Brazil beat Spain 3-0 in the Confederations Cup final Sunday night in Rio de Janeiro, where both teams hope they will be competing for the World Cup a year from now:
In the stadium that will host the 2014 World Cup final next July 14, Fred put Brazil ahead in the second minute, Neymar doubled the lead in the 44th with his fourth goal of the tournament and Fred added his fifth in the 47th. While there was a crowd of 73,000 in the renovated stadium, outside protesters clashed with riot police on the final night of the two-week prep tournament. . .
In a matchup of new and old powers, the five-time world champion defeated the reigning world and European champion and ended Spain’s 29-game, three-year winning streak in competitive matches. Spain lost a competitive game by three goals for the first time since a 3-0 defeat at Wales in a World Cup qualifier in April 1985.
“We are happy with what we have done over the last few years,” Spain coach Vicente Del Bosque said. “But one loss — you have to look at it, but not overreact to it. We are not content with the loss. But when a team is superior, you have to accept it. It was a deserved defeat.”
Brazil won its third straight Confederations Cup, and is unbeaten in 57 consecutive home competitive matches since 1975. Yet, no reigning Confed Cup winner has gone on to capture the following year’s World Cup.
Spain, which had not lost a competitive game since its 2010 World Cup opener against Switzerland, had a miserable night. Sergio Ramos sent a penalty kick wide in the 55th and defender Gerard Pique was ejected by Dutch referee Bjorn Kuipers with a straight red card for fouling Neymar in the 68th.
“The first minutes and the last minutes of the halves are critical,” Spanish defender Cesar Azpilicueta said. “And they scored their three goals at the beginning and ends of the halves, which is the worst time. Those are the most demoralizing moments.”
Neymar won the Gold Ball award, given to the tournament’s best player, with other awards going to players on both teams:
Spain midfielder Andres Iniesta was awarded the Silver Ball, and Brazilian midfielder Paulinho was the Bronze Ball winner.
Spanish forward Fernando Torres won the Golden Boot award with five goals. Brazil’s Fred also had five goals but had more minutes played, and earned the Silver Boot. Neymar scored four goals and won the Bronze Boot.
Brazilian goalkeeper Julio Cesar won the Golden Glove award.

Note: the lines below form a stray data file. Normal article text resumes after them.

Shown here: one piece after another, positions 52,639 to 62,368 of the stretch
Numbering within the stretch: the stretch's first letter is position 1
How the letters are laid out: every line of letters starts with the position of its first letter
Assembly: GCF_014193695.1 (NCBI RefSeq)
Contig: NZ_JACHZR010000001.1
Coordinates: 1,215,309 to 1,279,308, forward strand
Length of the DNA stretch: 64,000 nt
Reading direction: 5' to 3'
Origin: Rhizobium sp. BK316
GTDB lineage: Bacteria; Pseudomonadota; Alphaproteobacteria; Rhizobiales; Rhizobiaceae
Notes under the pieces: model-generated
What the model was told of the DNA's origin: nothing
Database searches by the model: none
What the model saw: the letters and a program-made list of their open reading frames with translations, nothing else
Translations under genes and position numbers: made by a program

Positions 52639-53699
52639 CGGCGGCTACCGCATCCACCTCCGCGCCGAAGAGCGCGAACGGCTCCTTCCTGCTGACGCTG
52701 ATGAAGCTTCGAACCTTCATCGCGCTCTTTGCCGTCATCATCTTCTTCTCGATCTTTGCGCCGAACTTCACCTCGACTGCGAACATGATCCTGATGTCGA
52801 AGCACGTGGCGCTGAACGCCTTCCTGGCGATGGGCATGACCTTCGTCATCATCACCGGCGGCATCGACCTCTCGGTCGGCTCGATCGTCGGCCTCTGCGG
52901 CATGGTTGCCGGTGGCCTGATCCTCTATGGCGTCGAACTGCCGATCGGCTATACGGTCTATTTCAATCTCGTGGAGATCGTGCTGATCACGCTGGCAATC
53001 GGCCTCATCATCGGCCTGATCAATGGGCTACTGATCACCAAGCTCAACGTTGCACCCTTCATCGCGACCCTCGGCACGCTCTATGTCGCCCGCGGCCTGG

Meanwhile, thousands of protesters gathered outside the stadium:
Sharp clashes broke out several hundred yards (meters) away from the stadium about 30 minutes before the game began, as a minor scuffle between police and a few protesters escalated.
Officers quickly quashed the unrest, unleashing a barrage of tear gas canisters and stun grenades, scattering the crowd, but not before some protesters retaliated with Molotov cocktails and powerful fireworks. At one point, an officer ran into a nearby gas station and told several people holed up inside they needed to get out or they were “all going to die here!”
Though smaller in size, the march was the latest in a wave of protests that has spread across this continent-sized country in recent weeks. Many are calling the protest movement the biggest seen here in decades, with more than 1 million people having taken to the streets nationwide on just the night of June 20.
The demonstrations have dwindled in size and frequency in recent days as officials from all levels of government have scrambled to calm public anger with woeful public services and a heavy tax burden.
Still, the atmosphere was tense outside Maracana on Sunday. Some clusters of protesters tried to break through the security perimeter police set-up around the stadium, but were pushed back and not able to get past authorities.
The government and soccer officials are worried about whether protests will continue until next year, when they might interfere with the World Cup:
The reality is that, with the World Cup less than a year away, both the local organizers and FIFA are facing a potential crisis if the anti-government sentiment persists.
“The reasons people are out on the street are not going to go away overnight,” said Eliane Milazzo, a 54-year-old high school teacher marching with her daughter and son-in-law. “I know I will continue to go to the streets and so will my family until we see real changes in our everyday lives.”
FIFA President Sepp Blatter was asked about the unrest on Friday, and declined to answer. On Sunday, FIFA was asked about the police using tear gas on demonstrators near the stadium, with some of the fumes wafting onto the grounds of the Maracana.
Again, no comment.
The protests in Brazil started at about the same time as the Confederations Cup tournament, an eight-team event that serves as a dress rehearsal for the following year’s World Cup.
Although the mass demonstrations around the country never really affected the play on the field, it certainly overshadowed some of the games as police and protesters at times clashed violently. They did so again on Sunday. . .
Many people around the world look at Brazil as a sort of party country. The sun and sand of Rio, the samba music, the caipirinhas, it all supposedly adds up to a good time.
But the truth can be quite different. Despite a surging economy and a place in the BRIC countries along with Russia, India and China, the South American nation still has woeful public services and a heavy tax burden.
That won’t change Monday. But what remains to be seen is if the demonstrations will simmer down once the TV cameras that came for the Confederations Cup have shut down and flown home.
For a play-by-play review of the match, continue reading here.